Okefenokee Info


Note: more info & stuff is located at the end of this “3 Entrances” rap – keep scrolling way on down

 3 Entrances to Okefenokee Swamp? – What’s the deal?

Swampers – Log: Swamp Date – Sometime in 2009
Subject: The skinny concerning a Holy Trinity of swamp entrances and the Gospel according to Okefenokee Pastimes Inc. – “Amen Brother”

We {the owners and operators of Okefenokee Pastimes Inc. Steve & Jo} have been answering this same question asked by our cherished guests for fifteen years now, so we thought that in the spirit of belated  information sharing we should put something on our website.

This question comes in many slight variations but it is basically almost always the same.

Here is the Question
“I am confused, because there are three (count them – 3) seemingly major entrances or expressions of the Okefenokee Swamp. What are the differences between the three entrances, their locales and how do I figure out which one or more might be best suited to me.”

To answer this complex question, it is easier to break down all three entrances to their basic components and then begin to fill in the details after the three have been clearly but separately defined. Here goes -

The East Entrance of Okefenokee NWR a.k.a. Suwannee Canal Entrance – Think of the United States Government or Federal public lands management of almost 700 square miles of the swamp under jurisdiction of the Department of the Interior, specifically the U.S. Fish and Wildlife Service known here as the Okefenokee National Wildlife Refuge. This entrance contains ONWR headquarters plus the “National” public use and visitor facilities for Okefenokee. At this entrance the U.S. government contracts with a private business (a concessionaire) to collect entrance fees and provide some of the commercially available services offered on location for a small percentage of the concessionaire’s gross revenues. This entrance is located on the east (Atlantic Coast) side of the swamp. Entrance into ONWR is 7 miles south of Folkston, GA.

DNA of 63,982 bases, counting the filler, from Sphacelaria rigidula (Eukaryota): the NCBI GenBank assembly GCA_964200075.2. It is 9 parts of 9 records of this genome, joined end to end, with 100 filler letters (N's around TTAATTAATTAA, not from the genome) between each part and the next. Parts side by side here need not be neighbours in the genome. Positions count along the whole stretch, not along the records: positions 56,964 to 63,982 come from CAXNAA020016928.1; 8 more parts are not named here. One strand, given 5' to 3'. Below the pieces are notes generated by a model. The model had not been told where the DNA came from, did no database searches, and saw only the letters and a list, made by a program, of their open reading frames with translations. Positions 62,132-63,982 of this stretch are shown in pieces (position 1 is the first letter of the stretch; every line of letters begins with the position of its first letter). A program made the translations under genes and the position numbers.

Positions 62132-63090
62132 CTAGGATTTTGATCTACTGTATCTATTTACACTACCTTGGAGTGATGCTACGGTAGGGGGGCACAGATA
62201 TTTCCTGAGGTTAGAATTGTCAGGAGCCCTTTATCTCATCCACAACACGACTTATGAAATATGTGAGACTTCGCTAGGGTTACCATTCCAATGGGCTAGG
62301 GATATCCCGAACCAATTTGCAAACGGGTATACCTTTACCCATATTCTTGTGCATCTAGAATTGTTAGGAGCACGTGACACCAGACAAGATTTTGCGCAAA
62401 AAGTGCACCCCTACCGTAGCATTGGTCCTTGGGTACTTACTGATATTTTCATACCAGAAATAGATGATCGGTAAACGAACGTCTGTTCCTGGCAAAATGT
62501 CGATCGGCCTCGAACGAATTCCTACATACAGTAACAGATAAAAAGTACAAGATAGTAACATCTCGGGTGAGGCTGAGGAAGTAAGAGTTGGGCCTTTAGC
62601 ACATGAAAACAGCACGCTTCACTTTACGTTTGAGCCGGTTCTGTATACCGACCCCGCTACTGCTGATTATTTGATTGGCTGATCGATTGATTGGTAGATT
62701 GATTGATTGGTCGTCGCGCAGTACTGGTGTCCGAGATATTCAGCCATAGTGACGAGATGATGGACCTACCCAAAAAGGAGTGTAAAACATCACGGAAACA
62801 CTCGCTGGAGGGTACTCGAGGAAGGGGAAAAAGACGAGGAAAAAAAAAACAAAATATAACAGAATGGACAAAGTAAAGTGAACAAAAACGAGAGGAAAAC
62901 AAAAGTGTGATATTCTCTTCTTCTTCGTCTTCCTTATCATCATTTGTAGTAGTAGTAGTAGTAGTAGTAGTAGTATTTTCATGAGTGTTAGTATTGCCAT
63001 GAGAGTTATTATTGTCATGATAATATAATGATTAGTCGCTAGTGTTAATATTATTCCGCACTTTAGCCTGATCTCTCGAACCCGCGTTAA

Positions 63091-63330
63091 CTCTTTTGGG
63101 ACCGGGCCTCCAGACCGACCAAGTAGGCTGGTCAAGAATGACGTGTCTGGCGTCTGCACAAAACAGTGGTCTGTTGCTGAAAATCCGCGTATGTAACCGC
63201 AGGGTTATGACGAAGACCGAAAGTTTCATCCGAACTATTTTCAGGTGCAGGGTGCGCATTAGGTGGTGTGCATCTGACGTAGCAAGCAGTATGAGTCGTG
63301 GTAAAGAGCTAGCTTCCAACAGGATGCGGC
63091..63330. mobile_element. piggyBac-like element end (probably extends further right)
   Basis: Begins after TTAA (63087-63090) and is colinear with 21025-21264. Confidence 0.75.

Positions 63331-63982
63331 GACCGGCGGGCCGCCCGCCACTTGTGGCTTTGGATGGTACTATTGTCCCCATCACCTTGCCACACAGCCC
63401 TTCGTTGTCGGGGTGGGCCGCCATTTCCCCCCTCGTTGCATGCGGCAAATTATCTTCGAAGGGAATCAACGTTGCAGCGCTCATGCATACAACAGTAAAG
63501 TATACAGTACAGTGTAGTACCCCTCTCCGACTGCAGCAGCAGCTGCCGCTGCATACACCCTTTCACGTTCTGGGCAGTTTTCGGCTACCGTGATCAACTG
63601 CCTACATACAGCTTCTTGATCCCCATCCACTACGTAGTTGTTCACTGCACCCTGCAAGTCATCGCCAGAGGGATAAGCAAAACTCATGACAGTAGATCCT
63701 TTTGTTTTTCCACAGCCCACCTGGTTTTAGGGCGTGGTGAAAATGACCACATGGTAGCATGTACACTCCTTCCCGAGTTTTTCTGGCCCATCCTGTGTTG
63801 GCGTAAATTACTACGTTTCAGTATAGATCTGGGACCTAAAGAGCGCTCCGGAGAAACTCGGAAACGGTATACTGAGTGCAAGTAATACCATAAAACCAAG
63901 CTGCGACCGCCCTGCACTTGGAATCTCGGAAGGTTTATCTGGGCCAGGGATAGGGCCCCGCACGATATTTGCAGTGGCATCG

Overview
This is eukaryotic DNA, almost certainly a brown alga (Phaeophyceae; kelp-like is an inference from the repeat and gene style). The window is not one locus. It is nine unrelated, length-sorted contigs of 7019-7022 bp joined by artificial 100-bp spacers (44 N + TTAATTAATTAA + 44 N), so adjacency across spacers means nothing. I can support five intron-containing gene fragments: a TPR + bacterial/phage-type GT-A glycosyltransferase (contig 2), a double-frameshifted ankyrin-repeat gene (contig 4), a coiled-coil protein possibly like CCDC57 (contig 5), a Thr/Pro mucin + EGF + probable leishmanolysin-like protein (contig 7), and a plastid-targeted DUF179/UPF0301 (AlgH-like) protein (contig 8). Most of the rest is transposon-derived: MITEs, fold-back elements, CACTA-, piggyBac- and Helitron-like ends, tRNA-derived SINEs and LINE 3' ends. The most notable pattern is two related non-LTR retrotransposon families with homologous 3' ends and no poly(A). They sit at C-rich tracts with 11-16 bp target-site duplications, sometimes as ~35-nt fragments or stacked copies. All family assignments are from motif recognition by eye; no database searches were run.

The West Entrance of Okefenokee NWR a.k.a. Stephen C. Foster State Park Entrance – Think of the State Government of Georgia – the Georgia Dept. of Natural Resources who leases this small tract of land from the Federal Government to operate a state park. The leased area is less than 100 acres and functions as one of Georgia’s numerous state parks. Stephen C. Foster State Park is also a contracted concessionaire providing on site services, collecting fees and paying the Fed’s a percentage while operating within the Okefenokee National Wildlife Refuge. This entrance is located on the west (inland) side of the swamp 18 miles from Fargo, GA.

The North Entrance or a.k.a. Okefenokee Swamp Park (nearby to the north part of Okefenokee NWR) – This is an old (from the 40’s) privately held business, commercially oriented, non taxpayer or Govt. funding supported. Swamp Park is the oldest, longest operating public accessible tourist facility oriented to Okefenokee Swamp. Swamp Park’s entrance and facilities have access but are situated mainly on lands outside the Okefenokee NWR. Okefenokee Swamp Park is also classified as a concession in relation to the Okefenokee National Wildlife Refuge. The Okefenokee Swamp Park is located at the edge of the Wildlife Refuge on the north side of the swamp 6 miles south of Waycross, GA.

Comparisons and Characteristics of the three entrances

East Entrance - This is the headquarters for the whole thing, the 700 square miles that the U.S. Fish and Wildlife Service Manages. These guys are the boss and make all the decisions that influence everything that happens within the boundary of the Refuge. This entrance is on the coastal side of the swamp approximately 35 miles (as the crow flies) from Cumberland Island National Seashore giving the east entrance an added convenience of the ability to see both these different spectacular natural National treasures from a single area location.
The east side of Okefenokee Swamp is dominated by habitat called prairie (it’s a wetland feature, not the same place Laura Ingels lived in a little house) which actually possesses what many educated in wetland ecology consider to be some of the most unique aspects of all Southeastern swamp features. The Okefenokee prairies are captivating to any nature enthusiast because of the wide open spaces and bright vistas of plant and animal habitats. Considered excellent for wading bird sightings and as alligator, reptile and amphibian habitat the east side has many areas within reach in this mosaic of ecosystems available for public enjoyment. Suwannee Canal (the east side primary waterway) is considered one of the most reliable high and low water entry access points into the interior of the Okefenokee. A number of water trails for day and over night use start here or are easily reached from this entrance’s boat basin.